Monday, July 03, 2017

Councilman Al Knable: "I haven't given a formal public statement on NAHA but I'm happy to respond here."


We're encouraging your elected representatives to speak publicly, for attribution, about public housing in New Albany.

Silence is complicity, and we have a right to know what our elected officials think about Jeff Gahan's Public Housing Putsch 2017.

I encourage readers to ask his or her council representative for a position on Gahan's public housing putsch. Let us know their answers (if any), and we'll compile the results.

If you like what you're hearing from your council person, by all means vote accordingly next election.

If you don't like it, reject him. New Albany's political culture always has been about keeping things hidden. This is repugnant, and it needs to change.

Al Knable, a Republican, was elected to a city council at-large seat in 2015. Here are his comments, as originally posted at Facebook.

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I haven't given a formal public statement on NAHA but I'm happy to respond here. I have discussed the issue with several constituents -- a good mix of the districts and demographics -- including some NAHA residents (in fact I met with a group of residents and advocates who informed me that I was the only elected official to answer their email, let alone meet with them.)

I've also visited some (but admittedly not all) of the NAHA sites and shared some time with a few residents in their units since the turnover at NAHA began.

I agree with the Mayor that there needs to be a decentralization of the existing units rather than repair of outdated units. We differ in that if left to me there would be a well-posted time table for this and there would also be a NAHA resident position on the board; not sure if by-laws would allow that to be a voting position, but having a rep at the table would help communication.

If we're going to rely on Section 8 housing we need to beef up code enforcement, and I'm not satisfied that's been accomplished.

Regarding the new leadership at NAHA, Mr. Phipps is correct, and the Mayor's not obligated to confer with Council members on that. I did, however, look into whether the new Director's start/stop employment transition dates comply with existing statues; thus far, everything appears copacetic but I plan to keep my eye on the matter regarding overlapping duties where potential conflicts of interest might exist.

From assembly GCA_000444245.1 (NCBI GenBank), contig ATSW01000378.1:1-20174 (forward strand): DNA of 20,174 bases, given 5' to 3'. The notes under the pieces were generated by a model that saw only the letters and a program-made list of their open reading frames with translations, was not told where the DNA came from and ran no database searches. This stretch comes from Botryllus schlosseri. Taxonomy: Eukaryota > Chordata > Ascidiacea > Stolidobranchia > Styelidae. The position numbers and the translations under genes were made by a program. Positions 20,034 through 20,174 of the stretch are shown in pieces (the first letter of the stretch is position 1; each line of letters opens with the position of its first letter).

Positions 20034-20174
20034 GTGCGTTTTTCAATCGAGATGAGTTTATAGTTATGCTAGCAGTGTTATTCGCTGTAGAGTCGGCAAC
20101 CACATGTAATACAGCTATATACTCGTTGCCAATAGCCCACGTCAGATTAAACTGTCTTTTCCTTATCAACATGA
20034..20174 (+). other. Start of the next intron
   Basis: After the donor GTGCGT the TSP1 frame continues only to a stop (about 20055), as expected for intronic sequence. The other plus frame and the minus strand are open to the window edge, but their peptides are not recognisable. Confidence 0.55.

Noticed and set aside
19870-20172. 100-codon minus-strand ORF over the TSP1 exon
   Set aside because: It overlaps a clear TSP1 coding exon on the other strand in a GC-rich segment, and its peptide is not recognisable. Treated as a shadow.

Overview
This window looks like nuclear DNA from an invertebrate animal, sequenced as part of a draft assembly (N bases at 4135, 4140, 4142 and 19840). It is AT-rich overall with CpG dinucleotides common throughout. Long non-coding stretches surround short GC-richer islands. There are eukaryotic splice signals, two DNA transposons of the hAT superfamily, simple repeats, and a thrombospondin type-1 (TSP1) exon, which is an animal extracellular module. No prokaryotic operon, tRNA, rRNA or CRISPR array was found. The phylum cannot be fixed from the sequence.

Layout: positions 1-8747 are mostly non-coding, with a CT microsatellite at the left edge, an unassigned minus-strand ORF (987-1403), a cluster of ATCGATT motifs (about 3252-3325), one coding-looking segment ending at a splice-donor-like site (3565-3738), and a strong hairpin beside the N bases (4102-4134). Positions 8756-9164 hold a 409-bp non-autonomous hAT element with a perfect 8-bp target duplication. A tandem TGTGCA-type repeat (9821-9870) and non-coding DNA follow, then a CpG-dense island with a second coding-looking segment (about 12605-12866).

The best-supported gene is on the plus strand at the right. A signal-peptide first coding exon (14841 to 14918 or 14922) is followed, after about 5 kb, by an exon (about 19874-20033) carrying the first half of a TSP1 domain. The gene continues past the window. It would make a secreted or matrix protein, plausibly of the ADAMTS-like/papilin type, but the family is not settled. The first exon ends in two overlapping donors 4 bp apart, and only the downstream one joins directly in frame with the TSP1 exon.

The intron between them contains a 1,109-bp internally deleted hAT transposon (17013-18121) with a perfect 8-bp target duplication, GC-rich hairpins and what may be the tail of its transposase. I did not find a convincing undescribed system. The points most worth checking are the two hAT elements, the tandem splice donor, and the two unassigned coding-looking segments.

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Thanks to CM Knable for participating. Your thoughts?

Previously:

Street grids, public housing and Councilman Phipps' morally indefensible selective engagement.

Phipps has taken a public stand on two-way streets, indicating his preference for them. This is fitting and proper.

However, he has refused to publicly state his position on recent changes at the housing authority, changes that clearly affect people living in Phipps' council district. His stated reason for doing so? The housing authority is the mayor's business, not council's.

And yet Phipps and his council colleagues have had no say in the implementation of two-way streets, either.

2 comments:

Debbie Hubbard said...

I don't understand why CM Knable is not clear on the resident commissioner status.

The federal Quality Housing and Work Responsibility Act of 1998 (QHWRA)required a resident commissioner.

Indiana Code clearly states the necessity of a resident commissioner.

IC 36-7-18-5
Commissioners; appointment
Sec. 5. (a) After the fiscal body of a unit adopts a resolution under
section 4 of this chapter, persons shall be appointed as commissioners
of the housing authority in the following manner:
(1) In a city, the fiscal body shall promptly notify the city
executive of the adoption of the resolution. The executive shall
then appoint seven (7) persons, one (1) of whom must be a
resident of a housing project under the jurisdiction of the
housing authority, no more than four (4) of whom may be of the
same political party, as commissioners of the housing authority.
(2) In a town or county, the fiscal body shall appoint seven (7)
persons, one (1) of whom must be a person directly assisted by
the housing authority, no more than four (4) of whom may be of
the same political party, as commissioners of the housing
authority.
(b) Subsequent appointments to the authority shall be made in the
same manner.
(c) A commissioner of a housing authority must be a resident of
the area in which the housing authority has jurisdiction as provided
in section 41 of this chapter.

The New Albanian said...

Good point, and thanks for making it. It is my understanding that the resident commissioner seat became vacant, and the mayor did not fill the position until his putsch was complete, for obvious reasons.